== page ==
Over the last year or so the word “sustainability,” has been taken to mean almost solely something we do to help the plight of our planet, when really, the root of the word is to simply endure something for a long time - to sustain it, to keep it going; and this can be relatable to anything. Whether we’re going to be pedantic about this or not is neither here nor there because the concept of sustainability, in the environmental sense, is here to stay. And rightly so.
Last year we posted about our efforts to be more conscious in our business model - only stainless steel cutlery in our stores and if you were taking away you got the hard-to-eat-with-but-better-for-the-planet wooden cutlery. Plastic straws were gone, along with the ones that claimed “I am not a plastic straw;” a contentious point given that compostable forms of plastic, are not easily compostable and often just end up contaminating actual recycling, or going straight to landfill.
Obviously, the main area to be improved for us was our plastic juice bottles. Having gone back and forth a few times wondering whether the energy needed to recycle a heavier glass bottle was, as some reports have said, a more costly spend of the planet’s resources than the manufacture and recycling of a new plastic one, for the time being we stuck with plastic. Moreover, our range of lemonades and functional boosters have been developed to have a longer shelf life than our green juices and cleanse juices, and the process by which you extend a juice’s shelf life cannot be undertaken using a glass bottle. It involves submitting the bottle to a vast amount of pressure (not heat, so you don’t need to worry about the nutrients in your juice disappearing), which obviously you simply can’t do in glass.
Well, after some thought and a bit more research we’ve decided to transition to a more sustainable option for our juices in store. You may have already noticed that our soups are now sold in glass jars. Personally, we think they look super smart too! Glass was the best option for our soups as we can easily heat the soup up for you in the glass jar; health wise, it’s much better to put anything hot in glass as it’s a 100% non-porous material it means that nothing leaches into the soup when it heats up.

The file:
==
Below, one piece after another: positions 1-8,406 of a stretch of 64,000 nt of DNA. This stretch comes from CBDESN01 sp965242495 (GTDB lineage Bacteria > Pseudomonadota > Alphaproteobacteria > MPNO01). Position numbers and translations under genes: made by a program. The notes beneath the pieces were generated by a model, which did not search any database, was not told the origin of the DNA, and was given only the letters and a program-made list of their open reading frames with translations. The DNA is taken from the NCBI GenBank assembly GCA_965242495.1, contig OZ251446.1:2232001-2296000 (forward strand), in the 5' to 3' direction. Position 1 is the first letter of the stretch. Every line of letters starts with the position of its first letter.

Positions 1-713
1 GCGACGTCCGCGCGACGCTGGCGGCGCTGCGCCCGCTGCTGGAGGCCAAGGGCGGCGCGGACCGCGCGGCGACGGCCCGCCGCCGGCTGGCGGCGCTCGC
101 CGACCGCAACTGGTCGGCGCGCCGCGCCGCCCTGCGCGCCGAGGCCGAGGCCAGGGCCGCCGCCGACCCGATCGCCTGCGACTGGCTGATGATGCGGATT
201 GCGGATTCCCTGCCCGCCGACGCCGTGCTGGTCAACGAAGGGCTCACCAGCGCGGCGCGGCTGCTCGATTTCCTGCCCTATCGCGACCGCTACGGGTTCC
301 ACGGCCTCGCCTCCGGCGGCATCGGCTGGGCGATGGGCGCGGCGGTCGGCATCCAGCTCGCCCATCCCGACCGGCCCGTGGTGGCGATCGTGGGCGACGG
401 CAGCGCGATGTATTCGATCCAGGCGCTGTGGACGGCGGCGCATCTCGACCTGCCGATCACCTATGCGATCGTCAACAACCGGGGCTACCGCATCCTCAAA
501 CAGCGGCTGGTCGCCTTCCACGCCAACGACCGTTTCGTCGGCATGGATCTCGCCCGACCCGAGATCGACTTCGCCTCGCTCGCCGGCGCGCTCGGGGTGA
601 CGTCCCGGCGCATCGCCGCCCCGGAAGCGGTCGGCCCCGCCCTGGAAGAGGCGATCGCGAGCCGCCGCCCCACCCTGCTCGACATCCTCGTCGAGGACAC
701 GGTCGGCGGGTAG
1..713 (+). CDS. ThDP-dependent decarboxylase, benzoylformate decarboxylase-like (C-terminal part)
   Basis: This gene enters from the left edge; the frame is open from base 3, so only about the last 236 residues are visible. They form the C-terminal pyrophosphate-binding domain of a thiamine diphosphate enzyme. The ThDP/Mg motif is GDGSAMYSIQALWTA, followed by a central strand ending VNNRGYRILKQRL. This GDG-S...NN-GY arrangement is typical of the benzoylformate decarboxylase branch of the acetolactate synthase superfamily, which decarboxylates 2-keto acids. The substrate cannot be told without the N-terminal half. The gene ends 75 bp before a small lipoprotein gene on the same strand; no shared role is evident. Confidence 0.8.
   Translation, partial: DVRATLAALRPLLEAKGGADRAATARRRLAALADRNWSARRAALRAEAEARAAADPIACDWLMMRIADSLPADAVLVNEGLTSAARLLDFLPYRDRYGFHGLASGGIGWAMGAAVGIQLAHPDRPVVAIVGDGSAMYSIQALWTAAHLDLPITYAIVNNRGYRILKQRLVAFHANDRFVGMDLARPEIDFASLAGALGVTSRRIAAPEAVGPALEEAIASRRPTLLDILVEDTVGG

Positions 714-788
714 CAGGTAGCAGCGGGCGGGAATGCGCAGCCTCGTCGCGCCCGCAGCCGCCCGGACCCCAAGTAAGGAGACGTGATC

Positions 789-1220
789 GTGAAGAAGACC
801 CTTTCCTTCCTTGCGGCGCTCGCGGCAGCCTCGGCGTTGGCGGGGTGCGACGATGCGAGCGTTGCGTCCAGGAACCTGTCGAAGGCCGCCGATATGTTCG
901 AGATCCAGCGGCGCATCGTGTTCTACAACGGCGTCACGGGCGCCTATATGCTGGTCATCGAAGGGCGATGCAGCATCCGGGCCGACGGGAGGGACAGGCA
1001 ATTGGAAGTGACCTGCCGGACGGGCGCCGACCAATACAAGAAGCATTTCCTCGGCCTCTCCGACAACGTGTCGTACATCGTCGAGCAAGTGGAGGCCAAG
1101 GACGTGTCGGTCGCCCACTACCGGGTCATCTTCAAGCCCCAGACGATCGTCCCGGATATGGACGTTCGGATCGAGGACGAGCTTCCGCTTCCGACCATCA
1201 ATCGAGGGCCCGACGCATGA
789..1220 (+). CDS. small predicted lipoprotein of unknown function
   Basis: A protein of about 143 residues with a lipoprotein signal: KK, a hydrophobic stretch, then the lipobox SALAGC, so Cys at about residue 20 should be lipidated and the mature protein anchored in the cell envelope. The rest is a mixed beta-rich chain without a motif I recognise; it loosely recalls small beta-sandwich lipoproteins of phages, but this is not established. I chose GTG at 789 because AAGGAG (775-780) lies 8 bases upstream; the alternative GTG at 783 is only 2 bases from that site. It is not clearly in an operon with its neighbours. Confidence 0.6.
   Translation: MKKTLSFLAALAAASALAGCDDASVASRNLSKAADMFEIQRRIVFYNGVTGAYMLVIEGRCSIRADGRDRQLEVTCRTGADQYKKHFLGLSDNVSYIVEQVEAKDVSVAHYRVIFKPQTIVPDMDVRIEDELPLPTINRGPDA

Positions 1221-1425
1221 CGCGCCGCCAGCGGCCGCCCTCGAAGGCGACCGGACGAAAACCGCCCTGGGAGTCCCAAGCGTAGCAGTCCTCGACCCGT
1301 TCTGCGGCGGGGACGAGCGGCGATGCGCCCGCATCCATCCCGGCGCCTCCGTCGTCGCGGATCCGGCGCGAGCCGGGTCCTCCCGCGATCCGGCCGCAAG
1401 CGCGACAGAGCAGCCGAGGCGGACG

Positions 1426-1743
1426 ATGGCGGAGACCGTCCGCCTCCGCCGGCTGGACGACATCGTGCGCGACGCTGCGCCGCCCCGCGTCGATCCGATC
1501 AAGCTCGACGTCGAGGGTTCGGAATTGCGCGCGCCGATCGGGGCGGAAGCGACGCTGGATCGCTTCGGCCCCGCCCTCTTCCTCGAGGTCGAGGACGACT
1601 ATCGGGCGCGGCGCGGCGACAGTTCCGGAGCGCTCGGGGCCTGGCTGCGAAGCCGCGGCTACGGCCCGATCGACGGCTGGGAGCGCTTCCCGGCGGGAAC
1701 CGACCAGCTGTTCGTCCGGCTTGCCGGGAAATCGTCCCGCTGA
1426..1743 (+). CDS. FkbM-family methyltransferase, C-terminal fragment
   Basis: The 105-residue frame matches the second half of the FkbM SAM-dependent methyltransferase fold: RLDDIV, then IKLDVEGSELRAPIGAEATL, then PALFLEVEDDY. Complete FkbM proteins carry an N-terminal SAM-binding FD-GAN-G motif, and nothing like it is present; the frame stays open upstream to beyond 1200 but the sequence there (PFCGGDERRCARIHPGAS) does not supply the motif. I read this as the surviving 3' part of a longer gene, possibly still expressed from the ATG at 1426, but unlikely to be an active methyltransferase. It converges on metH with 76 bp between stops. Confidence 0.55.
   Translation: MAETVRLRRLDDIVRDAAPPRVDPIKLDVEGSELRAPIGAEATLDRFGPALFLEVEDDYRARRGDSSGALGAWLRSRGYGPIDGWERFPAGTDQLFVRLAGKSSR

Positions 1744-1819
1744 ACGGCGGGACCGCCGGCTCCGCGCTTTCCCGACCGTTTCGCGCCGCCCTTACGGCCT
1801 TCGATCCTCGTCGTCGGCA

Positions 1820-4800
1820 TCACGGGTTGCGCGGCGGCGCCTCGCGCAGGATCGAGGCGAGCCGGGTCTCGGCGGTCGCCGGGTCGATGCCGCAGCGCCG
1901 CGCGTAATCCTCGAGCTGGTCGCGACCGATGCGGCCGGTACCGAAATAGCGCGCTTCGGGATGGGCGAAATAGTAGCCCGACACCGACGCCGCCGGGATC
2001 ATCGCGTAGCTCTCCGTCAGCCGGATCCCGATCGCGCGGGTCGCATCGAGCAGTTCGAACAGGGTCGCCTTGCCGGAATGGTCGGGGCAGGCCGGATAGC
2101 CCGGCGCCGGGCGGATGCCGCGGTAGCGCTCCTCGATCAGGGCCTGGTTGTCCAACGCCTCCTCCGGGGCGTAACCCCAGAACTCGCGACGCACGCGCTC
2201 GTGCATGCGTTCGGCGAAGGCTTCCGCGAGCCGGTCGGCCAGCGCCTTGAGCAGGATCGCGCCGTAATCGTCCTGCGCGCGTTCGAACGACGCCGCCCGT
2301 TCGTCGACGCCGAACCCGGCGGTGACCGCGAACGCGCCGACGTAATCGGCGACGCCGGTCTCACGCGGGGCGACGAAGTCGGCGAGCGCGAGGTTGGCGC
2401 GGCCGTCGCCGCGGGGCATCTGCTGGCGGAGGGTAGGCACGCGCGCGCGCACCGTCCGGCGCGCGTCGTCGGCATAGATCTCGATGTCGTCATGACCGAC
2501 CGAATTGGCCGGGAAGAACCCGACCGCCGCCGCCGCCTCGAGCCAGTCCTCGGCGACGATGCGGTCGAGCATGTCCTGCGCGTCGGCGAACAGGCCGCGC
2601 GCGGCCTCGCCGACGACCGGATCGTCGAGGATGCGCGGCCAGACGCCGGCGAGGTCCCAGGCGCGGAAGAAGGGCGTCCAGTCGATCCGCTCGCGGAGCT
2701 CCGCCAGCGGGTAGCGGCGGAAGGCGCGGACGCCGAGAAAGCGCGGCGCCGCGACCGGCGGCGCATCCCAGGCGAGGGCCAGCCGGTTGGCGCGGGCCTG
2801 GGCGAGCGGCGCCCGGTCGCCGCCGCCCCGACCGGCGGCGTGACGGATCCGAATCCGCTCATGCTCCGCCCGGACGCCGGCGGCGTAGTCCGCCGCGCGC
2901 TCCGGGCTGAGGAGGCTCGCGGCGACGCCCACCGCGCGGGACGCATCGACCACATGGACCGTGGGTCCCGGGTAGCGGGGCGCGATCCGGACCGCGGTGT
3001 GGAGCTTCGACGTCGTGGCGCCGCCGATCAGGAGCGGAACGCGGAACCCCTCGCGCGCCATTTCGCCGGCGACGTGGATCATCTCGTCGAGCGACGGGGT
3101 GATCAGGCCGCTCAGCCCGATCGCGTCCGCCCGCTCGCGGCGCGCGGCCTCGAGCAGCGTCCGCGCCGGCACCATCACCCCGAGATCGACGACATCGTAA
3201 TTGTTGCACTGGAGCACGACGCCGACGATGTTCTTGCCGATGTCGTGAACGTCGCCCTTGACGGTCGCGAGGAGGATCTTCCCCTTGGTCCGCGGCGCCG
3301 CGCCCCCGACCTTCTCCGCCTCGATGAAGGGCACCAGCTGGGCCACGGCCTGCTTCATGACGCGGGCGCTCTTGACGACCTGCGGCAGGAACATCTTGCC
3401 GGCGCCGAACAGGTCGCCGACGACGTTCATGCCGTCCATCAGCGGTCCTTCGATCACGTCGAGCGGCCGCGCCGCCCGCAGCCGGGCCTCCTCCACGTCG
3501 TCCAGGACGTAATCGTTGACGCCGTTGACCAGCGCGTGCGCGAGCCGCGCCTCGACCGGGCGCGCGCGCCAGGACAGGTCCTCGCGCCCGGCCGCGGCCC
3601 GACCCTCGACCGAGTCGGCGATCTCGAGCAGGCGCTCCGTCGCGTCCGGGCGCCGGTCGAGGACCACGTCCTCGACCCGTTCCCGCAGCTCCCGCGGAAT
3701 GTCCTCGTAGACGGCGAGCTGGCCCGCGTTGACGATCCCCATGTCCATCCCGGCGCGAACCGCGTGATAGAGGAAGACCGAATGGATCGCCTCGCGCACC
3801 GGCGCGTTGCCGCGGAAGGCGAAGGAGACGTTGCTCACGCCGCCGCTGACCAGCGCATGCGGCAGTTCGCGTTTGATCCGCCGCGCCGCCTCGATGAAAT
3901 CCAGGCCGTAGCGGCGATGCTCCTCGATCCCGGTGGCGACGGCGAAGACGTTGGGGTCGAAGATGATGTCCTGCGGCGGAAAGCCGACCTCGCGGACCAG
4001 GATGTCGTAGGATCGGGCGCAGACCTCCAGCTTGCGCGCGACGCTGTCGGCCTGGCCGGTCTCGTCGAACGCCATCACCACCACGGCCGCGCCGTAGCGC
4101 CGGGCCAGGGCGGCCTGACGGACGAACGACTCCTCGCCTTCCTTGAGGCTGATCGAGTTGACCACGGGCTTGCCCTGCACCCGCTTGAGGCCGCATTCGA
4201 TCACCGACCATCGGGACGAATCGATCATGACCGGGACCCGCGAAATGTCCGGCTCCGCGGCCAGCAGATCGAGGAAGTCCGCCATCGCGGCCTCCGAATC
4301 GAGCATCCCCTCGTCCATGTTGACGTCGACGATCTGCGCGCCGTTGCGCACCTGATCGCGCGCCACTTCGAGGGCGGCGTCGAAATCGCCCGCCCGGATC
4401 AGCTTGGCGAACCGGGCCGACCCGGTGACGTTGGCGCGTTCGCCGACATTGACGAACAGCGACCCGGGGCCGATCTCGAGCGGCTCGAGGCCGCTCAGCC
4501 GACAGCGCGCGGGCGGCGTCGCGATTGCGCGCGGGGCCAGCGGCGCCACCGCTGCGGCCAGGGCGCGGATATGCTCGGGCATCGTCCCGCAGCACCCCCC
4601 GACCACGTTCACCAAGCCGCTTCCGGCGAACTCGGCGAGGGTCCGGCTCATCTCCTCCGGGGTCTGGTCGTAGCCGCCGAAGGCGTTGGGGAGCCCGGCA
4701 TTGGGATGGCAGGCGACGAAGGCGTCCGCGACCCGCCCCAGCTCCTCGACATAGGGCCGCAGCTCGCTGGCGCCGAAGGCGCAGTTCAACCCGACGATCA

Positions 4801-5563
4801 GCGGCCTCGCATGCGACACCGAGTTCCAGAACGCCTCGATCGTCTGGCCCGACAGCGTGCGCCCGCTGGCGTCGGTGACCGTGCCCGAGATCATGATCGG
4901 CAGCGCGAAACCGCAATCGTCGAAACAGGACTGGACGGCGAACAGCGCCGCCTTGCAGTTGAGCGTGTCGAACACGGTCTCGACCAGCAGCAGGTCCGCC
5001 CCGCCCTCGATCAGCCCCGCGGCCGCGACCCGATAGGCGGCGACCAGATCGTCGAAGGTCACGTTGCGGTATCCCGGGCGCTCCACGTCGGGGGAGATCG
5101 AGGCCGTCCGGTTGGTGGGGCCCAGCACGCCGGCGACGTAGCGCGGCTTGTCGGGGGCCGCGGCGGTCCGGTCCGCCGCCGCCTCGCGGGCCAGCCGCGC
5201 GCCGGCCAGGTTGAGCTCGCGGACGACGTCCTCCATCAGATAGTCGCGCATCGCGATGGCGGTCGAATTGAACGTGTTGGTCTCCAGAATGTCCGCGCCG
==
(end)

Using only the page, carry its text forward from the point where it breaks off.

For our juices we’re still weighing up our options and this is where we’ve got to so far: it’s either going to be glass, pulp or PLA. The drawback of pulp is that the bottles would be opaque meaning our customers wouldn’t be able to see the vibrant colours of the juice shine through which is a big factor in choosing which juice you’d like to drink. Glass would, visually, be a great option but the shelf life of a glass bottle isn’t infinite either - especially when they’ve been drunk by people wearing lipstick. You’d be surprised, but it’s pretty hard to get off!
We are also looking at PLA for our range of lemonades and boosters that need a longer shelf life. PLA stands for Polylactic Acid and it is, in essence, a bio-plastic. Standard plastics are made from non-renewable resources, usually petroleum, which is why they are so damaging and costly to the environment. Recently, the UK has opened its doors to chap shale gas from the USA too, which is making fracking plastic cheaper and cheaper and driving demand higher and higher - specifically at the point in history where we should be decreasing our consumption and not increasing it. PLA is derived from fully renewable sources like corn starch and sugar cane, which, although not perfect is a much better option than virgin plastic.
So essentially, we wanted to update you with where we’re at in our efforts and let you know that the research continues into which option is the best way to go. We are happy that we’ve already implemented a more planet-friendly option for our soups and will continue to roll this approach out to the rest of our offering soon!
Founder @ CPRESS